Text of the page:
In the end, though, a pretty naked appeal to sentiment more than a story.

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SAD, THE DOG

Mr. and Mrs. Cripps are old and mean and do not want the dog a friend gave them for Christmas.

They wash the dog and feed him, but they never give him a name. They yell when the dog does normal puppy things like digging in the garden and yapping happily. Then one day the Cripps take all their things and move away, leaving the dog, who has named himself “Sad.” The dog is only alone overnight, however, because the next morning a new family moves in, and a boy named Jack does all the right things: careful approach, fresh water, doggie biscuits, soft bed. The dog gets a better name (Lucky), and much joy ensues. The watercolor pictures are done in soft colors and whimsical line. Sad is a black-and-white bull terrier–ish dog, and the human figures have oversized heads and skinny, rubbery bodies; birds, flowers, and autumn leaves make the landscape. The story neatly skirts the issue of animal abandonment and abuse (while Sad is abandoned, it is only for a day, and the Cripps do care for him, in their fashion). Younger children may also relate to Sad the dog’s being yelled at for activities that are perfectly natural to him.

In the end, though, a pretty naked appeal to sentiment more than a story. (Picture book. 5-8)

Pub Date: Oct. 13, 2015

ISBN: 978-0-7636-7826-5

Page Count: 32

Publisher: Candlewick

Review Posted Online: Aug. 12, 2015

Kirkus Reviews Issue: Sept. 1, 2015

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Hee haw.

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THE WONKY DONKEY

The print version of a knee-slapping cumulative ditty.

In the song, Smith meets a donkey on the road. It is three-legged, and so a “wonky donkey” that, on further examination, has but one eye and so is a “winky wonky donkey” with a taste for country music and therefore a “honky-tonky winky wonky donkey,” and so on to a final characterization as a “spunky hanky-panky cranky stinky-dinky lanky honky-tonky winky wonky donkey.” A free musical recording (of this version, anyway—the author’s website hints at an adults-only version of the song) is available from the publisher and elsewhere online. Even though the book has no included soundtrack, the sly, high-spirited, eye patch–sporting donkey that grins, winks, farts, and clumps its way through the song on a prosthetic metal hoof in Cowley’s informal watercolors supplies comical visual flourishes for the silly wordplay. Look for ready guffaws from young audiences, whether read or sung, though those attuned to disability stereotypes may find themselves wincing instead or as well.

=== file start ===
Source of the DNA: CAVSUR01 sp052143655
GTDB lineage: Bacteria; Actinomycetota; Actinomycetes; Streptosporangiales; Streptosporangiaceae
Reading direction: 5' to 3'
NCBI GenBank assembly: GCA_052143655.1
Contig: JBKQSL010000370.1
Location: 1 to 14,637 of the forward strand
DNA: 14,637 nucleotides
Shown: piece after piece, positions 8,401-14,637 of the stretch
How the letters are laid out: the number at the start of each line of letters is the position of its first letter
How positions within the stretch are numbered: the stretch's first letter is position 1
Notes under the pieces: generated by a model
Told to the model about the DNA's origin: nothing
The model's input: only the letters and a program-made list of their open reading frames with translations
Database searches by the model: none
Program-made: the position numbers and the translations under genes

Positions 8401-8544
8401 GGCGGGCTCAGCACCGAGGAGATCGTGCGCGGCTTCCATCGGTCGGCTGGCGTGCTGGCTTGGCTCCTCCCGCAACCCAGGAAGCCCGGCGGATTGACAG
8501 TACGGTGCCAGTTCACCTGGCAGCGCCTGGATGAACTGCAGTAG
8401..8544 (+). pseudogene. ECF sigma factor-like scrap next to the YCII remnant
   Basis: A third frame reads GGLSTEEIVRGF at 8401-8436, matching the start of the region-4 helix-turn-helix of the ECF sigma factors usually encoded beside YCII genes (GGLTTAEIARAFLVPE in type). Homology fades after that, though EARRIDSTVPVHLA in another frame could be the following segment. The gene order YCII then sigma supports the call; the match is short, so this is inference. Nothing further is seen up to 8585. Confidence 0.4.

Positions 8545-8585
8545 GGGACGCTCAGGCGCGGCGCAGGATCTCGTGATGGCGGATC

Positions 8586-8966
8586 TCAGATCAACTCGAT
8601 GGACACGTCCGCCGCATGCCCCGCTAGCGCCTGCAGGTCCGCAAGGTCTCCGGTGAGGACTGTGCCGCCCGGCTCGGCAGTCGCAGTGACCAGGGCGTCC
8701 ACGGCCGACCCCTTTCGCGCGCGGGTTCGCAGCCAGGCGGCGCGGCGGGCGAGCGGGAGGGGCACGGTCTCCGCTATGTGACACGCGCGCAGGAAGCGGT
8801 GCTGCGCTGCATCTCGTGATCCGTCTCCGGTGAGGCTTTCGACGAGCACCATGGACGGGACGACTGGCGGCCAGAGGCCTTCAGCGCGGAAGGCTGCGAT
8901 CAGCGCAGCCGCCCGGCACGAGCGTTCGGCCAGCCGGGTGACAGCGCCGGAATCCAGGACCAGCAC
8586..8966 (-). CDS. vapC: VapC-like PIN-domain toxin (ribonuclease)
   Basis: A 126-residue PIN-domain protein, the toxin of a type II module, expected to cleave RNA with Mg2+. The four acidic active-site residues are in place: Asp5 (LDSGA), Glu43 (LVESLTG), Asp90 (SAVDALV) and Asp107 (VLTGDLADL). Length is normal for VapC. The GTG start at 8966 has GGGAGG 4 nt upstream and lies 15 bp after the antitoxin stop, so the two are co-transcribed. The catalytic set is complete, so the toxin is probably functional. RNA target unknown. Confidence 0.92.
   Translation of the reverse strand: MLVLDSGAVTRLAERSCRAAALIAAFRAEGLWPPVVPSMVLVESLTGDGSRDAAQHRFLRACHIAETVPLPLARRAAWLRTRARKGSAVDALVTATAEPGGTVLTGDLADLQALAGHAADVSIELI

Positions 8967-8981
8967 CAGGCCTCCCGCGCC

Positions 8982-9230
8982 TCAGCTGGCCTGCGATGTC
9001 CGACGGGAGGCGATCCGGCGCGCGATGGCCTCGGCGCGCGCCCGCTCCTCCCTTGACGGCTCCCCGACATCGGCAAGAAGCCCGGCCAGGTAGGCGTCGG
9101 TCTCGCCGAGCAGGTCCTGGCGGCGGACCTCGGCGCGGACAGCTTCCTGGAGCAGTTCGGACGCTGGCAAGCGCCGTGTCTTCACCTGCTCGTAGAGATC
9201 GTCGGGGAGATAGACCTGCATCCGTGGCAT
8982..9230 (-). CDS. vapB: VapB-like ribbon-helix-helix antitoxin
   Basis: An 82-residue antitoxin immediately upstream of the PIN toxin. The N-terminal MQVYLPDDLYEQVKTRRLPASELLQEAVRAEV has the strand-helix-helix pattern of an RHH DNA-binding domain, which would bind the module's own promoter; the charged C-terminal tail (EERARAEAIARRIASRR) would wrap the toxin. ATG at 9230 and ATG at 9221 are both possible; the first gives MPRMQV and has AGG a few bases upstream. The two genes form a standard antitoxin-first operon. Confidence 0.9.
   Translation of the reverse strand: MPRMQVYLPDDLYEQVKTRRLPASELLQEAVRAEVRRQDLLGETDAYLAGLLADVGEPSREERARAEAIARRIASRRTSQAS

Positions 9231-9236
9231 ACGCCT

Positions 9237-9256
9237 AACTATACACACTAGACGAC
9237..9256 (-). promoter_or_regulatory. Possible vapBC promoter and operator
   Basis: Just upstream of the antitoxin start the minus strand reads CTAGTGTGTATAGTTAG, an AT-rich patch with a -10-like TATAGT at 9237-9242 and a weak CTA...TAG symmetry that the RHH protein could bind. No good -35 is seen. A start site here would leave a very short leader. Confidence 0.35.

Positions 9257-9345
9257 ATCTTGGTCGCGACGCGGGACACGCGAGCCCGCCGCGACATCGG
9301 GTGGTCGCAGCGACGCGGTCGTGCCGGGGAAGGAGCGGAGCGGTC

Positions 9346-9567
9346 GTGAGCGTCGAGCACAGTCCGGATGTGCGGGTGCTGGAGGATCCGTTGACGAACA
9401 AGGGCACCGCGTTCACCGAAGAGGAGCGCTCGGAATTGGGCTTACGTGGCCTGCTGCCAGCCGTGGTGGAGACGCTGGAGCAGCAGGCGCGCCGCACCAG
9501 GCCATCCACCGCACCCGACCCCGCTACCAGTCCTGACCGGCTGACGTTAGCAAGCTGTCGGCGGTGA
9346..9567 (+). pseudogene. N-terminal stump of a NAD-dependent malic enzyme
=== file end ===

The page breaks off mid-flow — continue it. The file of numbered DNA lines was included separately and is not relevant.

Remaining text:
Hee haw. (Picture book. 5-7)

Pub Date: May 1, 2010

ISBN: 978-0-545-26124-1

Page Count: 26

Publisher: Scholastic

Review Posted Online: Dec. 29, 2018

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The buoyant uplift seems a bit pre-packaged but spot-on nonetheless.

THE WORLD NEEDS MORE PURPLE PEOPLE

A monohued tally of positive character traits.

Purple is a “magic color,” affirm the authors (both actors, though Hart’s name recognition is nowhere near the level of Bell’s), and “purple people” are the sort who ask questions, laugh wholeheartedly, work hard, freely voice feelings and opinions, help those who might “lose” their own voices in the face of unkindness, and, in sum, can “JUST BE (the real) YOU.” Unlike the obsessive protagonist of Victoria Kann’s Pinkalicious franchise, being a purple person has “nothing to do with what you look like”—a point that Wiseman underscores with scenes of exuberantly posed cartoon figures (including versions of the authors) in casual North American attire but sporting a wide range of ages, skin hues, and body types. A crowded playground at the close (no social distancing here) displays all this wholesome behavior in action. Plenty of purple highlights, plus a plethora of broad smiles and wide-open mouths, crank up the visual energy—and if the earnest overall tone doesn’t snag the attention of young audiences, a grossly literal view of the young narrator and a grandparent “snot-out-our-nose laughing” should do the trick. (This book was reviewed digitally with 10.4-by-20.6-inch double-page spreads viewed at 22.2% of actual size.)

The buoyant uplift seems a bit pre-packaged but spot-on nonetheless. (Picture book. 6-8)

Pub Date: June 2, 2020

ISBN: 978-0-593-12196-2

Page Count: 40

Publisher: Random House

Review Posted Online: June 3, 2020

Kirkus Reviews Issue: June 15, 2020

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